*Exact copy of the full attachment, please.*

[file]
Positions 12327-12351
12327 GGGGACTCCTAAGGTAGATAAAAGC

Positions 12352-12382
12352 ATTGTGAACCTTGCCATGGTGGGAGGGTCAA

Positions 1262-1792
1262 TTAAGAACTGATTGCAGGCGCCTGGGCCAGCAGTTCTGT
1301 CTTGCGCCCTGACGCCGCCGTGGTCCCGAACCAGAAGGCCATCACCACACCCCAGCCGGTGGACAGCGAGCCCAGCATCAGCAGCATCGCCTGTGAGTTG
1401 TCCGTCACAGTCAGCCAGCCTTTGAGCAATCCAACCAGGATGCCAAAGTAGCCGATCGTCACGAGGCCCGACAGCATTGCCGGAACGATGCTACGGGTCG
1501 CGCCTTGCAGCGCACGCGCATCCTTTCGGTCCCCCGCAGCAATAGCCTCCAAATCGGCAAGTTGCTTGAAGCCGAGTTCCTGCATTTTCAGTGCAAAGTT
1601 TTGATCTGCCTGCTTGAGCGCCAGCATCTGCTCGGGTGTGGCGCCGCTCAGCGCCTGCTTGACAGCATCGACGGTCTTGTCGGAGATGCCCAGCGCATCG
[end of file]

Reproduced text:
Positions 12327-12351
12327 GGGGACTCCTAAGGTAGATAAAAGC

Positions 12352-12382
12352 ATTGTGAACCTTGCCATGGTGGGAGGGTCAA

Positions 1262-1792
1262 TTAAGAACTGATTGCAGGCGCCTGGGCCAGCAGTTCTGT
1301 CTTGCGCCCTGACGCCGCCGTGGTCCCGAACCAGAAGGCCATCACCACACCCCAGCCGGTGGACAGCGAGCCCAGCATCAGCAGCATCGCCTGTGAGTTG
1401 TCCGTCACAGTCAGCCAGCCTTTGAGCAATCCAACCAGGATGCCAAAGTAGCCGATCGTCACGAGGCCCGACAGCATTGCCGGAACGATGCTACGGGTCG
1501 CGCCTTGCAGCGCACGCGCATCCTTTCGGTCCCCCGCAGCAATAGCCTCCAAATCGGCAAGTTGCTTGAAGCCGAGTTCCTGCATTTTCAGTGCAAAGTT
1601 TTGATCTGCCTGCTTGAGCGCCAGCATCTGCTCGGGTGTGGCGCCGCTCAGCGCCTGCTTGACAGCATCGACGGTCTTGTCGGAGATGCCCAGCGCATCG